How old are Miami-Dade’s Metrorail trains? Ronald Reagan was a first-term president when the cars first started rolling down the tracks. More than 30 years after their 1984 debut, those same cars have become reliable sources of breakdowns, delays and fuming commuters.
But transit chief Alice Bravo promises that will start to change in the next couple of weeks when suffering passengers are finally able to board the new passenger car she’s showing off this weekday afternoon.
“People have been hearing about these cars for years,” said Bravo, director of transportation for the county. “Now the new cars are here.”
Decades of use and deferred maintenance have left the Metrorail system plagued with breakdowns and unable to operate enough trains to keep up with passenger demand. Extended waits between trains have led to overcrowding, while the hollowed-out replacement fleet plays havoc with schedules every day in a system that recorded about 21 million boardings in 2016.
After years of delay, Miami-Dade is finally ready to bring into service the first four cars of a new 136-car fleet of Metrorail cars costing more than $350 million. The first of their second generation, these cars are billed as the answer to many of the system’s problems.
The main change: their age. As new pieces of equipment, they won’t be subject to the breakdowns that often leave Miami-Dade with more sidelined Metrorail cars than working ones. They also can be fixed easier. Metrorail’s current cars are so old, Miami-Dade can’t buy new parts for them. Instead, it is pursuing used parts that aren’t quite as old from the Washington, D.C., transit system.
About 15 years ago, Miami-Dade opted to save roughly $200 million by skipping the recommended mid-life upgrade of its Metrorail fleet and just replace it altogether in later years. The replacement itself was delayed through a number of factors, including when Miami-Dade commissioners insisted that the Italian manufacturer change plans and make the Metrorail cars sloped at the front, instead of boxy.
If all the cars are replaced, you can expect much, much better reliability. I would be fairly optimistic.
Alon Levy, transit blogger
Figures in the federal government’s National Transit Database show that in 2016, Miami-Dade’s rail system had the sixth-highest number of major mechanical breakdowns per mile in the country. Miami-Dade had one breakdown for every 36,000 miles traveled by rail in 2016.
The chronic breakdowns make the delivery of the 136 new cars more urgent, since transit administrators say there’s little hope of the system improving without them. Even with county commissioners inserting an extra $5 million into the Metrorail budget for the fiscal year that began Oct. 1, administrators aren’t restoring any previously made cuts until the end of January at the earliest. By then, the county expects at least eight replacement cars to be in service, with another 36 slated to be on the tracks by the summer. The official schedule calls for the final four-car train to be replaced by the end of 2019.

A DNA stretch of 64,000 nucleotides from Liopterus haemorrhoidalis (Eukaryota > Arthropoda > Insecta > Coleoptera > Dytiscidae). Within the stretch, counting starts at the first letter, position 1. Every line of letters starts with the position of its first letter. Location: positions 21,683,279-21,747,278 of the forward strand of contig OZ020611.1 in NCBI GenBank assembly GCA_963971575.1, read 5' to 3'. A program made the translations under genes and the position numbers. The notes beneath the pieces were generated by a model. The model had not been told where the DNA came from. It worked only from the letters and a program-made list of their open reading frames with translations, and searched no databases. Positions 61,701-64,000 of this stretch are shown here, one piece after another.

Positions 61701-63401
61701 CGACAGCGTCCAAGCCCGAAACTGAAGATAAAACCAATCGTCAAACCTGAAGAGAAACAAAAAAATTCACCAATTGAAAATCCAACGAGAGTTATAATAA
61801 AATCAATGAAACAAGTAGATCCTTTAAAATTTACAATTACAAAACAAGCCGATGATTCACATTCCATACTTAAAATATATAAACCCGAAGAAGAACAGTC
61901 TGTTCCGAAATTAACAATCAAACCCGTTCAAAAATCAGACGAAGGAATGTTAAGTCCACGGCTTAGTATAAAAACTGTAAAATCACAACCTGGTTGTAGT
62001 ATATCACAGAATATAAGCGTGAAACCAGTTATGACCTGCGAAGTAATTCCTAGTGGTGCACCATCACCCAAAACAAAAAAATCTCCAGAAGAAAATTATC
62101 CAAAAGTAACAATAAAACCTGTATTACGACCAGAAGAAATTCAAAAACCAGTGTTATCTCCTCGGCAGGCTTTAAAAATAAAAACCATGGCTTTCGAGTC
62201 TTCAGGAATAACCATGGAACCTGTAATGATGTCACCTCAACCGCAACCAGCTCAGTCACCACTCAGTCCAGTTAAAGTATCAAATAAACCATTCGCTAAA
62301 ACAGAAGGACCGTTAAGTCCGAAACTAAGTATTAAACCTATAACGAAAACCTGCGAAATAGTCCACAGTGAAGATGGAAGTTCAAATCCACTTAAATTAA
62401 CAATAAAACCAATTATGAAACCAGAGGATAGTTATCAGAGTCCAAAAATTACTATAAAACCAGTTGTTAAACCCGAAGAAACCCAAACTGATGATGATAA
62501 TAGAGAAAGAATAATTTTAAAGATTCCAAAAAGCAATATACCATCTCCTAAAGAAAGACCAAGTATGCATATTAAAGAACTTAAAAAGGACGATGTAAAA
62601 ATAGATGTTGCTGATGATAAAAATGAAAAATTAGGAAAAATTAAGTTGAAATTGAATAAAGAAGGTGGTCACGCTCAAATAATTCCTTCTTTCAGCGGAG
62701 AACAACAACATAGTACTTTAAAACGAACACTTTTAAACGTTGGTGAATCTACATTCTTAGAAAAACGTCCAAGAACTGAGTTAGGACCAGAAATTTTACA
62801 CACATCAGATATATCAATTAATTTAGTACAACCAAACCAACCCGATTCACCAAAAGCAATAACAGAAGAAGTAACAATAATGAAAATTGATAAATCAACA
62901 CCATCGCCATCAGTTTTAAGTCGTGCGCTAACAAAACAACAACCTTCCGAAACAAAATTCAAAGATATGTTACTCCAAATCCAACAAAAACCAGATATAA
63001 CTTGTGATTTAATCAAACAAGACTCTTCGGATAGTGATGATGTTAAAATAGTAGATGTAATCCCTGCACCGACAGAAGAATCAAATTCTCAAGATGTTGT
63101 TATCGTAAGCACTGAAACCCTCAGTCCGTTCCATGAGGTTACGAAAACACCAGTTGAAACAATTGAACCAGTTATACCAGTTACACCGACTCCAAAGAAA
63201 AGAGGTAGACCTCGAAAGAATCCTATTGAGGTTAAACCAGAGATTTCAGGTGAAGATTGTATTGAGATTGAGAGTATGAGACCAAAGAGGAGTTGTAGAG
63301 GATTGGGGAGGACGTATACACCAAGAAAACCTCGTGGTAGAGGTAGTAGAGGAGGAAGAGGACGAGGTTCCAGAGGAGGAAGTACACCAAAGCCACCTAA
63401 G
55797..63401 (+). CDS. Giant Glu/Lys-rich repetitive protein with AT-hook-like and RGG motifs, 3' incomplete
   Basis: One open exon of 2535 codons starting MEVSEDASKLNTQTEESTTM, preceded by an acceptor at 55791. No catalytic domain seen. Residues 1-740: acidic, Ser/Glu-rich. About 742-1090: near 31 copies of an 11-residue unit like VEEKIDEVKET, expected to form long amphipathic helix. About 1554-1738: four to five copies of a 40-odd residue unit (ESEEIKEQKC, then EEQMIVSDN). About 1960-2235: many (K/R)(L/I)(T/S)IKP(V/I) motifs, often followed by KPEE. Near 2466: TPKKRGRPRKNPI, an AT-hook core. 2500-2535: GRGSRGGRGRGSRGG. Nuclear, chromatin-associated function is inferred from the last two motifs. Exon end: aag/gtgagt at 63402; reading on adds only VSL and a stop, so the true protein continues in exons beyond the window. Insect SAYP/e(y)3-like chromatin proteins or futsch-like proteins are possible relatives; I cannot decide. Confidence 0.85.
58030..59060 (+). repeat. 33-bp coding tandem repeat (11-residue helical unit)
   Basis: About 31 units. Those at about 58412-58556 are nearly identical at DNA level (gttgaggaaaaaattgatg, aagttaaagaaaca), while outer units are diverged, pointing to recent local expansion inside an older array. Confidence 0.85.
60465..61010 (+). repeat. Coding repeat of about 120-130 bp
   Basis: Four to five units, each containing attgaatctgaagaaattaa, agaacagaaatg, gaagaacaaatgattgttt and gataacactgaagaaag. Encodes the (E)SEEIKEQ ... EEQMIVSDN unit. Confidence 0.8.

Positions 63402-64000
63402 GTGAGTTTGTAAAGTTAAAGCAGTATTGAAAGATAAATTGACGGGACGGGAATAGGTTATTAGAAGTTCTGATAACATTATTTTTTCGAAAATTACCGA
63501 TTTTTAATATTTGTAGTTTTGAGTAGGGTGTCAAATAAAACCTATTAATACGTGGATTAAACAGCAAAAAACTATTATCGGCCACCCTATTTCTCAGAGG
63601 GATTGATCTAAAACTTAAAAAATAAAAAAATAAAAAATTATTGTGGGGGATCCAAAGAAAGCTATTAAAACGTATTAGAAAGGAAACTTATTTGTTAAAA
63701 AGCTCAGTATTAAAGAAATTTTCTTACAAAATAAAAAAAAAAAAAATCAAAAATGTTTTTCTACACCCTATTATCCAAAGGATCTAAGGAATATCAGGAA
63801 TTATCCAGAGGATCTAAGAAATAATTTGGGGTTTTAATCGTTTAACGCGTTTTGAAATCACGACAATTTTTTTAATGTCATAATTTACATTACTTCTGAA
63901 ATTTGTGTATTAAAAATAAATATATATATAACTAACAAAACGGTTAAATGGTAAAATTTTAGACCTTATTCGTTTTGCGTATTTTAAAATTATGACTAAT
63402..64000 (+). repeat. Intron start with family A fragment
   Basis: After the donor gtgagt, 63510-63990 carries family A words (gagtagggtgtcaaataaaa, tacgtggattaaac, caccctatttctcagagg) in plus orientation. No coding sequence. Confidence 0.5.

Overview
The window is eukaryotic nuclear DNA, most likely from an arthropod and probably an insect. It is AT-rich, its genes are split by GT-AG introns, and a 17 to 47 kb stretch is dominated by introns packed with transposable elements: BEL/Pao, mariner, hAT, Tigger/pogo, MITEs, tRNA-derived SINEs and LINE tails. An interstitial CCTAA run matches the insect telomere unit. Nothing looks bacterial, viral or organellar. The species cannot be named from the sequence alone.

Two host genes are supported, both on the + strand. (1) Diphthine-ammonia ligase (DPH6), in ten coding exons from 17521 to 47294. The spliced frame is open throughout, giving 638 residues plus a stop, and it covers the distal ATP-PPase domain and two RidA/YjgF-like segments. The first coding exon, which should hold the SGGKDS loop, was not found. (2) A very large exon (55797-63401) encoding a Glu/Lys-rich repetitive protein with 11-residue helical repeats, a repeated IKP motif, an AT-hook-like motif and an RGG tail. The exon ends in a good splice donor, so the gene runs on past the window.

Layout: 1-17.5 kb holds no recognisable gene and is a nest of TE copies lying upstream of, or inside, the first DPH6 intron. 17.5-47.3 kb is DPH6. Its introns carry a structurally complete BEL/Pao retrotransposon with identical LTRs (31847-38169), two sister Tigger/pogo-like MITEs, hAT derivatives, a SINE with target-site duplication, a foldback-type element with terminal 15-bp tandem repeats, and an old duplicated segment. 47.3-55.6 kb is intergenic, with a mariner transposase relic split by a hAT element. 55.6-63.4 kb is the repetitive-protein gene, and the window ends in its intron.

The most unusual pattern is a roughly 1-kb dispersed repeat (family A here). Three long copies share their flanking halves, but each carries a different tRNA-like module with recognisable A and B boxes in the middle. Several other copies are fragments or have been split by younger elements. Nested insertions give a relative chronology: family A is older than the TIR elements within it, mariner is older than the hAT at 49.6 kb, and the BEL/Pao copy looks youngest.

The first four-car train should begin accepting passengers sometime before Dec. 1. Hitachi Rail, the Italian company with Miami-Dade’s Metrorail replacement contract, makes the parts in the United States and abroad, then assembles the cars in a Medley plant.
Among the promised upgrades:
▪ Built-in bike racks designed to free up more space for passengers. While current Metrorail cars simply remove multiple seats near the middle to allow for bike storage, the new ones have actual racks near the door. The idea is to give passengers with bikes a quicker, easier path to the exit and avoid delays and disruption.
▪ Easier-to-clean materials. The new cars have upholstered seats designed to be removed easier than the current ones. And the materials used to cover the interiors, including the floors, are also designed to be more graffiti-resistant than the ones in service now, which are notoriously dirty.
▪ A breezier layout without the metal stanchions that can make Metrorail cars harder to clean. Unlike the current cars, the new ones feature benches attached to the walls without vertical supports. That gives an airier feel to the interior, and should make some cleaning easier because of fewer barriers.
▪ Computerized announcements of upcoming stops. While the existing Metrorail trains rely on operators to make announcements, which can be hard to hear and understand, the new cars have computers playing emcee.
▪ New air-conditioning equipment. Metrorail passengers frequently use emergency-only windows to air out steaming cars when the air conditioning fails. Malfunctioning cooling equipment also leads to water falling from the ceilings.
▪ Security cameras. Bravo said current Metrorail cars don’t have them. The new ones do.
Alon Levy, a transit writer and blogger, said transit systems with new cars can face a backlash at the start when initial bugs cause logistical issues. But he said Miami-Dade’s new trains should lead to a pretty consistent wave of improved conditions.
“If all the cars are replaced, you can expect much, much better reliability,” Levy said. “I would be fairly optimistic.”